Review & Outlook
July 16, 2019
While plenty of reactions and retrenchments of the sort seen in 2018 may lie ahead, we’re also likely to see a number of rallies and even new highs. And unless we’re mistaken, the sum is that we’ll make slow progress until either rising wages cut into margins, or inflation tops the combination of growth and productivity gains. In the meantime, we expect investors will remain sanguine about financial assets and stocks in particular.
As we now begin the third quarter of the year, old September valuations that were barely tagged at the end of the first quarter have finally succumbed to a shift in the Federal Reserve’s view of what it takes to keep its chairman, its independence and its path clear of the White House. The answer is of course that as “keep” is (for now) the new “next fired”, there’s no surprise in the market’s choice to follow a Presidential lead and vault to new highs rather than wax wroth over mothballed memories of a 1970’s-style inflation or 2008-like debt-fueled recession.
Critically, we feel the course ahead will track towards less and less as values trend higher. We expect growth rates will slow despite the Administration’s focus on juicing the 2020 election with higher returns. But with the big guns of tax cuts and regulatory relief fired long ago, these efforts will ultimately prove too-little, too-late – if not work at cross purposes. Yet neither the current trade dust-ups (China, Europe and our North American partners) nor the ominous signs from the bond market mean an economic divot is necessarily in the offing. Truth be told, taking a stroke of slower growth isn’t the worst option. And as if taking their cue, the markets have applauded in confidence that the green shoots of growth abroad together with global monetary expansion and record low interest rates will prove enough to extend the cycle. Bottom line, the conditions for serious, real change have not been met, and though the traps ahead may come more frequently, it’s best to keep swinging.
And it is the reasonableness of an outlook focused more on actual results than on the prediction of an alternative course that appeals to our inner technician’s mind. Though we may believe the markets are in the process of establishing a long-term, extended top, we don’t find conditions so singularly adverse as to warrant decisive action. Rather we’ve maintained our exposure through frequent review and tight adherence to our disciplines. While plenty of reactions and retrenchments of the sort seen in 2018 may lie ahead, we’re also likely to see a number of rallies and even new highs. And unless we’re mistaken, the sum is that we’ll make slow progress until either rising wages cut into margins, or inflation tops the combination of growth and productivity gains. In the meantime, we expect investors will remain sanguine about financial assets and stocks in particular.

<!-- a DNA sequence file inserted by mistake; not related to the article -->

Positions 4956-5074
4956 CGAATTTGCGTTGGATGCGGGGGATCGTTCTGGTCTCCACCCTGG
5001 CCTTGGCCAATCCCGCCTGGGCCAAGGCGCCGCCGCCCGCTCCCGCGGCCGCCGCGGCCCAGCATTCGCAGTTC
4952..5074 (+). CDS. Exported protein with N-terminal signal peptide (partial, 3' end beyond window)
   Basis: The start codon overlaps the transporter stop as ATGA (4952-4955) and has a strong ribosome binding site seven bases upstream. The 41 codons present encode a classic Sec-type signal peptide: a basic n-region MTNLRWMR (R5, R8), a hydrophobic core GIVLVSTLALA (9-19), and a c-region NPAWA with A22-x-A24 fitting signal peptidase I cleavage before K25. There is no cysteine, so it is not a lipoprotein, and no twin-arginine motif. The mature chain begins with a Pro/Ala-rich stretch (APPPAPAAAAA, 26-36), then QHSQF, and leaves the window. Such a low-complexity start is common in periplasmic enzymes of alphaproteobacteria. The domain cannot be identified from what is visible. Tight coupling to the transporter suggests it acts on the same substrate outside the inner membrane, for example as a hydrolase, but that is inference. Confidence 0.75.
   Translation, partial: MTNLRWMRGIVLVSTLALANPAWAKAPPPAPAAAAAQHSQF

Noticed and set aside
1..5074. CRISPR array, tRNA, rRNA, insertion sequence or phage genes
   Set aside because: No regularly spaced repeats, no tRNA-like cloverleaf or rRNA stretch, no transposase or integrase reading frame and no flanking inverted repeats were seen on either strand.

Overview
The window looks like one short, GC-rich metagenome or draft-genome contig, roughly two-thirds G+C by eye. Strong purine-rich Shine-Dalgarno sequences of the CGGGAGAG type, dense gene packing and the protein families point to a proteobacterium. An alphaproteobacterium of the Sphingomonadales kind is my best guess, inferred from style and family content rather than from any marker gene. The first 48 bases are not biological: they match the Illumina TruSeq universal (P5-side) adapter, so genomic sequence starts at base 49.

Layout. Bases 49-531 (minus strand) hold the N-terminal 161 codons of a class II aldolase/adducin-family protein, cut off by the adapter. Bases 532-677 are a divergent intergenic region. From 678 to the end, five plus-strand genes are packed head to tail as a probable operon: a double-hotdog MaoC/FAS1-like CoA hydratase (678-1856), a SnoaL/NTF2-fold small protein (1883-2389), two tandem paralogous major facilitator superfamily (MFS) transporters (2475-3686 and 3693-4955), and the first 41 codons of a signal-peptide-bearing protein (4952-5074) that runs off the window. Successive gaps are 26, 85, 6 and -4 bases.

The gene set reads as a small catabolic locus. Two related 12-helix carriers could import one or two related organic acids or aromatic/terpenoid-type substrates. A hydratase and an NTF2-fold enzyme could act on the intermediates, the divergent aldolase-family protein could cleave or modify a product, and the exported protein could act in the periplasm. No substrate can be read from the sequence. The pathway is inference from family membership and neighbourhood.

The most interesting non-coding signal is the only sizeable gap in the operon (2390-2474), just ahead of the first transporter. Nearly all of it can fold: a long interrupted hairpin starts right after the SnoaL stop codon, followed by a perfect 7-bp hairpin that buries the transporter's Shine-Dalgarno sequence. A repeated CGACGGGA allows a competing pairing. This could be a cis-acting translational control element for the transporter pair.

As we look ahead, though it’s been good to see our modest Investment Plan forecasts repeatedly bested by strong, favorable experience, we’re afraid this may fade and results run closer to our conservative projections. Much as we don’t relish the prospect of being right as returns run soft and would prefer to make more money by being wrong, it’s not a choice we control. Nevertheless, we’re concerned how narrowed returns might exaggerate the impact of small changes – even monthly cash flows, and ultimately affect your long-term goals. With the summer months a great time for slowing down and renewal, if it’s been a while since we last sat down together, we strongly encourage you to call, and let’s discuss how we’re doing and what we’re about in furtherance of your goals.
James W. Mersereau, CFA, CIC
Daniel A. Kane, CFA, CIC